Annals of Educational Research and Reviews

How does working memory work in the classroom?


Tracy Packiam Alloway

It is proposed here that working memory is crucially required to store information while other material
is being mentally manipulated during the classroom learning activities that form the foundations for the
acquisition of complex skills and knowledge. A child with a poor working memory capacity will struggle
and often fail in such activities, disrupting and delaying learning. The aim of this review is to present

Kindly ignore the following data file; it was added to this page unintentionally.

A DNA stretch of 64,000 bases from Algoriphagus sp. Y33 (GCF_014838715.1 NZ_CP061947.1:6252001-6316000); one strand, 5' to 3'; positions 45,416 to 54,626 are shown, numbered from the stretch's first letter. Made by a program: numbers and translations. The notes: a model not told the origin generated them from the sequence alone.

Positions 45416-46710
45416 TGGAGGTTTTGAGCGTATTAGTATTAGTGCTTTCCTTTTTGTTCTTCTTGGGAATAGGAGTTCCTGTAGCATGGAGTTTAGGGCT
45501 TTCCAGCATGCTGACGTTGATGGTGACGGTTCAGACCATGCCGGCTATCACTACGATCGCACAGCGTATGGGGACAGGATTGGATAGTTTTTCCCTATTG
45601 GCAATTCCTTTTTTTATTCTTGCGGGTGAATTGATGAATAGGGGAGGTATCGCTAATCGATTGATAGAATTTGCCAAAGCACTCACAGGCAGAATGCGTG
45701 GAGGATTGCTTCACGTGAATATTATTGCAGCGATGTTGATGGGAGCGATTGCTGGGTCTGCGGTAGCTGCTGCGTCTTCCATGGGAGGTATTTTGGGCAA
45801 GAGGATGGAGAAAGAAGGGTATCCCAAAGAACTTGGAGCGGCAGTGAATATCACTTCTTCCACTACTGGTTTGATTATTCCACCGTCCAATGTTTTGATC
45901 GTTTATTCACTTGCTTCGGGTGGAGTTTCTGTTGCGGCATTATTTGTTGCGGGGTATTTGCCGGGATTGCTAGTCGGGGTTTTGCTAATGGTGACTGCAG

the case that working memory makes a vital contribution to classroom learning. Following a brief
introduction to working memory and its assessment, links between working memory skills and
scholastic progress is reviewed and illustrated. Next, the classroom behaviour of children with very
poor working memory functions, and in particular their characteristic failures in learning activities, is
described. Finally, the implications of this research for classroom practice is considered; this includes
an intervention programme designed to improve learning outcomes for children with poor working
memory function that is based on the theoretical analysis of working memory and learning advanced


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